Post-Grant Reports


Performance Anxiety in Dickens's Our Mutual Friend

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English Language and Literature | Literature in English, British Isles | Theatre and Performance Studies


This grant allowed me to research concepts of performance in Charles Dickens’s writing life, public readings, and last completed novel, Our Mutual Friend. I traveled to the Morgan Library in New York City to examine Dickens’s handwritten manuscript for the novel, as well as his notes for each monthly installment. These notes revealed that Dickens heightened the theatricality of the novel by inserting scenes of characters quoting their own most flamboyant dialogue. I presented my findings in an invited keynote lecture at the 2014 Dickens Universe at the University of California, Santa Cruz, the largest international conference on Dickens’s work. My paper argues that Our Mutual Friend culminates Dickens’s life-long struggle with the difficulty of achieving intimacy with an audience through performance. The novel, I propose, gives two contrasting theatrical strategies for creating intimacy: the exuberant theatricality of self-conscious role-playing, and the hushed proximity of a stage whisper. Both strategies challenge the common critical association of intimacy with psychological interiority, offering instead a dramatic intimacy through the acoustics of exteriority.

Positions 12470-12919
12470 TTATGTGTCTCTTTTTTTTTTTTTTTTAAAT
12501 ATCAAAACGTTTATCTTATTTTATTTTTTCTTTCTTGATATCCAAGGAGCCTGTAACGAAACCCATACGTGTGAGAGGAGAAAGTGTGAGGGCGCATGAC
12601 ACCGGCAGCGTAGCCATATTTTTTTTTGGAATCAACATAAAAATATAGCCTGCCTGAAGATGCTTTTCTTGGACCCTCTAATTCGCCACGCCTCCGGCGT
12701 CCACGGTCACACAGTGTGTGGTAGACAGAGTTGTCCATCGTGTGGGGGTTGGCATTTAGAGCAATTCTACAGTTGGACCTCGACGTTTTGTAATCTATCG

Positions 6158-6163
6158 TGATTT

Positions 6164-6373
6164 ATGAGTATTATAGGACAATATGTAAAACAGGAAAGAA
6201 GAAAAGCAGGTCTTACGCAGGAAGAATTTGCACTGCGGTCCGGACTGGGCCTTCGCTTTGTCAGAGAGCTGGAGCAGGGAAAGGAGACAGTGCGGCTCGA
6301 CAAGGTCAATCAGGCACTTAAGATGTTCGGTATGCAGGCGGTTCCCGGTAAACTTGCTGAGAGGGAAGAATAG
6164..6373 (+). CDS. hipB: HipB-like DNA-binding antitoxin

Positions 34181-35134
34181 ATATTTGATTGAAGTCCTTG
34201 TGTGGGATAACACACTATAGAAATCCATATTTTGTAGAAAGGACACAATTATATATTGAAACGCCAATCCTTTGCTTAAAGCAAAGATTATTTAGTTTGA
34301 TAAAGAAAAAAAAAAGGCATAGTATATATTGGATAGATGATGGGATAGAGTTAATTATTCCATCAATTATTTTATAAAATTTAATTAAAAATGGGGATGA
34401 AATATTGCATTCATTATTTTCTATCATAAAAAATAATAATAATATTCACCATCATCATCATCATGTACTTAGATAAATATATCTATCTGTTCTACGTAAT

This research was conducted as part of a Linfield College Faculty Development Grant in 2013-2014, funded by the Office of Academic Affairs.

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